A dozen multimillion-dollar lawsuits have been filed against the Catholic Church and pedophile priest Bernard Prince.
Details of the lawsuits against Msgr. Prince and the Roman Catholic Diocese of Pembroke are expected to be revealed Monday when several of the retired priest's 13 victims gather in a Pembroke hotel.
"The purpose of this conference is to allow the victims who suffered sexual abuse at the hands of Father Bernard Prince to begin their own personal healing by publicly speaking about the abuse that they have lived with in secrecy for so long," said Rob Talach, a lawyer for the London, Ont., law firm Ledroit Beckett, who is representing 12 men and some of their family members who have filed suit against Msgr. Prince and the Pembroke diocese.
On Jan. 14, Msgr. Prince, 72, was sentenced to four years in prison after being convicted of 13 charges of indecent and sexual assault involving boys between 1964 and 1984.
The boys were between 10 and 16 when the assaults occurred. Msgr. Prince pleaded guilty to 12 of the charges, while he was found guilty of a 13th.
Court heard the assaults usually occurred in bed, where a naked Msgr. Prince would fondle and masturbate the boys.
In several cases, the complainants reported anal intercourse or oral sex, although Msgr. Prince denied those allegations.
"Ultimately, they hope to further the awareness of childhood sexual abuse in an effort to generate something positive from such a negative experience in their lives," said Mr. Talach.
He said his law firm, which has a long history of representing victims of sex abuse by clergy, is representing 11 of the 13 male victims who were abused during trips to Msgr. Prince's Wilno cabin and his Ottawa apartment. The 12th lawsuit involves a man who was not part of the criminal proceedings, but alleges he was sexually abused by the now-retired priest and former Vatican official.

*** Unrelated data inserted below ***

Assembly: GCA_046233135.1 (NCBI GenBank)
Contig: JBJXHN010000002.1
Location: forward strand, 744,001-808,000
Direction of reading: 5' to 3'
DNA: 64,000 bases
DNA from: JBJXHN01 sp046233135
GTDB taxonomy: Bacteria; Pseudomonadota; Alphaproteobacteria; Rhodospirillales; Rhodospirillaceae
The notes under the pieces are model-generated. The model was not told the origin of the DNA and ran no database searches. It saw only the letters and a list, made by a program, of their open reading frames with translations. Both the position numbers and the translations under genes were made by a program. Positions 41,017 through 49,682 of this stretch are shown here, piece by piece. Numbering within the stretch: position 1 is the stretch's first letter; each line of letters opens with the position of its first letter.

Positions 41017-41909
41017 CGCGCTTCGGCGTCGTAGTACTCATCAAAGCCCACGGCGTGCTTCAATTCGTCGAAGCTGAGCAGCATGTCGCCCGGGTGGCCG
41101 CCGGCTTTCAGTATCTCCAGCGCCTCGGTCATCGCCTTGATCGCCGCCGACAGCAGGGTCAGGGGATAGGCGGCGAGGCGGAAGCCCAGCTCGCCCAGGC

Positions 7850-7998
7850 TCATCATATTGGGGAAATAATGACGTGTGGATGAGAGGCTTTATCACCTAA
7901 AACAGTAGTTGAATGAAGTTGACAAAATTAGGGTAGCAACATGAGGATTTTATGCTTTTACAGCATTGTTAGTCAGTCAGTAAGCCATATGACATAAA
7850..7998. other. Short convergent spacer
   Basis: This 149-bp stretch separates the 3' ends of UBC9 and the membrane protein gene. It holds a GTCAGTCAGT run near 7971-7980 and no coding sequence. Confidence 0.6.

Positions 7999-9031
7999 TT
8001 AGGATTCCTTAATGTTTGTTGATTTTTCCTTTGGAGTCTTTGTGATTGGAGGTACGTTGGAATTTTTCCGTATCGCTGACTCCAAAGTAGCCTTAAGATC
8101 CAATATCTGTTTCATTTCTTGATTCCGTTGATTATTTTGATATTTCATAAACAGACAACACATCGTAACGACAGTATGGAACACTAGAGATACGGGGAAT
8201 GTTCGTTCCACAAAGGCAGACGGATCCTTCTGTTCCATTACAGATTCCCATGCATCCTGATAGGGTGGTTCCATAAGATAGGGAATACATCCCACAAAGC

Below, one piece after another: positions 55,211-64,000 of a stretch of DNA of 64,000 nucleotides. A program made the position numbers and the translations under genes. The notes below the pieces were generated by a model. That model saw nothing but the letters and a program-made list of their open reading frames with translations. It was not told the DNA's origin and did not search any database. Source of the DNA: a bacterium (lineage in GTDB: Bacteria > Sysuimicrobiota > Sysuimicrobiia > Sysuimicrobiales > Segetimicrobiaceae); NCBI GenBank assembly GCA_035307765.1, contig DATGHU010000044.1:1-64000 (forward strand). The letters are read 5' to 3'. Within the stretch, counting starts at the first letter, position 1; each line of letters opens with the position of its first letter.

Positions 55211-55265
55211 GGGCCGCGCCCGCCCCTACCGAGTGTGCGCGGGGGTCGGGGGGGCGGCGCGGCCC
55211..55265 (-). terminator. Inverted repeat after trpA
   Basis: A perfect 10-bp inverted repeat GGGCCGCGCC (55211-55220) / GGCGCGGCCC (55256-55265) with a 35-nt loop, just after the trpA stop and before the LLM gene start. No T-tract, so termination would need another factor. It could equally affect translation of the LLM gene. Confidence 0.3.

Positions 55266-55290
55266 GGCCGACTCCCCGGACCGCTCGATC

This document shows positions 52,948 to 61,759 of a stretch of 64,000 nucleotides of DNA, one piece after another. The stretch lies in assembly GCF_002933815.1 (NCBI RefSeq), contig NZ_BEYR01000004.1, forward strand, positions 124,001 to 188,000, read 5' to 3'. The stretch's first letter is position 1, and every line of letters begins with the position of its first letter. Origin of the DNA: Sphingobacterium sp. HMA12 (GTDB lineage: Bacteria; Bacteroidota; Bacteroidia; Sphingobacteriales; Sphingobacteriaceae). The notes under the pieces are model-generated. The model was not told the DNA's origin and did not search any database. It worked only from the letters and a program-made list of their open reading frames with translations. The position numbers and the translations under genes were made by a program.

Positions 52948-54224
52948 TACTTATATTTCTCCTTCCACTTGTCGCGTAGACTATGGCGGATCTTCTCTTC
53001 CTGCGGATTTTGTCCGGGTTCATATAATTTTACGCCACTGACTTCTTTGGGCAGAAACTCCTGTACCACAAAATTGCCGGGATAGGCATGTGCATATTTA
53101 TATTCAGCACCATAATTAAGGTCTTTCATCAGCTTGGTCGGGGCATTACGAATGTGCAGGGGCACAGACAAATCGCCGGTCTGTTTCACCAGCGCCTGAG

The two other victims from the criminal proceedings have already filed lawsuits against Msgr. Prince and the diocese of Pembroke.
Ledroit Beckett is the provincially appointed and funded representative of the Victims Group in the Cornwall Public Inquiry into the institutional response to allegations of sexual abuse of young persons in that city.
Mr. Talach would not reveal on Sunday the total amount the victims are seeking from the church and Msgr. Prince, although he said the lawsuits were for several million dollars.
"It is a separate lawsuit for each individual," said Mr. Talach, explaining how class-action lawsuits are not the most effective means of obtaining compensation in child sexual abuse cases.
On Sunday night, a spokesman for the Roman Catholic Diocese of Pembroke said the suits are not a surprise, "given the outcome of the criminal case."
"We can't speculate on the outcome," said Bruce Pappin, adding that the diocese only received official notification of the lawsuits late last week. "At this point, it is so preliminary."